It was making circles around the basement floor, drawing closer to me with every loop. Soon it would be upon me. I tried to rise. I winced. My chest. If a bone was poking through my lungs, I shouldn’t move, but what choice did I have?
The creature was right above me now. It looked like a log in the fire when it’s almost spent, charcoal with orange embers beneath. Drool of orange embers fell from its mouth onto my body. Each spark burned hotter than ashes, yet I dared not start nor call out. Its eyes were the thinnest of dark slits, no wonder it couldn’t see me. Fingernails like hot, sharp knives fanned through the air.
“I know you’re there. It takes a demon to know one.” It was trying to call me out. Playground taunts wouldn’t work on me. I could outlast it. I pictured myself next week, sipping a margarita in the sand while I got a tan under a Caribbean sun.
Wait, that light wasn’t a Caribbean sun. I opened my eyes. The children were shining a flashlight down through the hole in the stairs directly onto my body.
I intended to hold my arm in the direction of the light and block it with my outstretched hand as I yelled, “Stop!” then I would jump up and knock the demon on his keister while looking for the basement stairs up which I would beat a hasty retreat.
Actually, I raised my elbow an inch off the floor, mumbled “Stup.” Wiggled my body like a caterpillar stuck in a cobweb and started to cry. The demon growled and blew hot air up the hole in the floor at the children. I could hear them as they ran away, screaming.
I waited in the dark.
Then I felt his hands on me as if he were trying to discover precisely what I was, what use I might be to him. Food, perhaps? He licked my face tentatively. He ran a finger through the blood on my leg. Twice. I think he liked the taste. Not a good sign.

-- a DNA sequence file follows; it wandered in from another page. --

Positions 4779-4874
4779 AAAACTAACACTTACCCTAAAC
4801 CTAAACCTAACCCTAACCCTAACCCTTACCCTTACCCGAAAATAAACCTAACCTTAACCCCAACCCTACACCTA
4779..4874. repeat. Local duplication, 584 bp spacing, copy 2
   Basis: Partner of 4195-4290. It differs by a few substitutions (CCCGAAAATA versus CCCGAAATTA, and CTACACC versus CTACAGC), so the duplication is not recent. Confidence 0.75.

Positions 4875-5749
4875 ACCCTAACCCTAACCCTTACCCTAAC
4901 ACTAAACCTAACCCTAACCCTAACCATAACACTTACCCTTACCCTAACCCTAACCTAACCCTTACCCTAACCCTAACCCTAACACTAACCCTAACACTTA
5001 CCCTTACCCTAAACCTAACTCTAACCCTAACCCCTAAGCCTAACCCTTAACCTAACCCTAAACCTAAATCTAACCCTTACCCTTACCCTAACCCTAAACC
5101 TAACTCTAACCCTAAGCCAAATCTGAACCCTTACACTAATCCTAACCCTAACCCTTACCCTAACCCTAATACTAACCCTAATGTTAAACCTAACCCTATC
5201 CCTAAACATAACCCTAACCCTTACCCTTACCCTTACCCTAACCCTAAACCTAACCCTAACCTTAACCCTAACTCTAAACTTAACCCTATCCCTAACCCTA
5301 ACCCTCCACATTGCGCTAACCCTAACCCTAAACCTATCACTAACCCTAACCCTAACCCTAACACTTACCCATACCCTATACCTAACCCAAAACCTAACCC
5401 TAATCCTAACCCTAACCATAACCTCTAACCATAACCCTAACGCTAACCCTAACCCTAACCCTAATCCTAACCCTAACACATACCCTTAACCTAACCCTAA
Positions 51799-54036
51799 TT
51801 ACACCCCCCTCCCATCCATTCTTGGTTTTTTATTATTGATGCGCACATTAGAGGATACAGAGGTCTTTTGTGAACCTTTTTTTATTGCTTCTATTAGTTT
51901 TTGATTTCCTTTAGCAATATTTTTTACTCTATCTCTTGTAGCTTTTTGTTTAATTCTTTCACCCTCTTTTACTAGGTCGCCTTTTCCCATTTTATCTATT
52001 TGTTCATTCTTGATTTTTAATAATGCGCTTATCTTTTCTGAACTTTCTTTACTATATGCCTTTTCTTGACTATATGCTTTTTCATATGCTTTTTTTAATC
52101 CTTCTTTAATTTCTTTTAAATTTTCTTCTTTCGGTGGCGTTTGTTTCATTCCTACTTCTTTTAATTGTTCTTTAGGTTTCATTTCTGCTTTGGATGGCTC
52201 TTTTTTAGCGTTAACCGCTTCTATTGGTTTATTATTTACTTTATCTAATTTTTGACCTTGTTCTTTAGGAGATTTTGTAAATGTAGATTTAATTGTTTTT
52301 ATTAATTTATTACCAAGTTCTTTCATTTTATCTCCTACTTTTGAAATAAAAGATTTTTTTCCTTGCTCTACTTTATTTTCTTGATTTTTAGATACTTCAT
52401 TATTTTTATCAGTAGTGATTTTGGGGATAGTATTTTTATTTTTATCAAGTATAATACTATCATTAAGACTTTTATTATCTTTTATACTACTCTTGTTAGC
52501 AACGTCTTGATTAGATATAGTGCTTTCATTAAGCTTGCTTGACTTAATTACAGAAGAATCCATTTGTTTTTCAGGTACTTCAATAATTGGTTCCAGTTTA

“You’re a demon, like me?” he finally asked.
What was the right answer? If I said yes, would we be pals, or would we have to fight to the death for the territory? Should I throw the children to the wolves, so to speak, as our mutual enemies? Well, that Bendix, for sure, he didn’t belong. And that extra cat. What was going on with that? Finally, I decided to answer a question with a question, it always drove my best friend Mary mad, maybe it would work with a demon.
“Who called you here?” I replied in response to his question.
“I said, who called you here?” I wasn’t going to change the question or elaborate, he seemed kind of dull, I didn’t want to confuse him.
“You can’t just show up, someone has to call you, right?” I said.
And he knocked me across the basement. The far wall, the one I landed against, was brick. I slid down the wall like a cartoon character. Then I smelled cigarette smoke.
“Listen, kid, I go where I want to go, and I do what I want to do, and you’re beginning to piss me off.” I heard leather shoes slapping against the cement floor then the tapping of those same leather soles right by my face. Apparently, he’d changed a lot. He wasn’t so dumb anymore. “You saw my soft side; now I’m through being Mr. Nice Guy.” And he kicked my cheekbone; he kicked me in the face. This wasn’t so funny now.
“You’re no demon,” he said. “What are you up to, anyway? I smelled a demon in this house.”
“Okay, let’s talk. I think there’s a demon here, too. Or at the least someone’s made a deal with the devil. But I don’t want to make any deals. What’s in this for you, anyway?” I asked.
“We don’t like fakes, it makes us look bad, cheapens our image.” He threw the cigarette down on the floor and stomped it out. “There’s a fake here, but there’s also the real deal.”
“Well, maybe the real deal is you,” I suggested.
“Yeah, maybe and maybe not. Help me get upstairs,” he said, his voice full of suave smiles that I couldn’t see in the dark.
“Can’t you just go up there?” I asked.
He sighed. “You must not be the demon; you don’t understand the simplest thing. No, I cannot. You have to go up there and call me. Just do it.”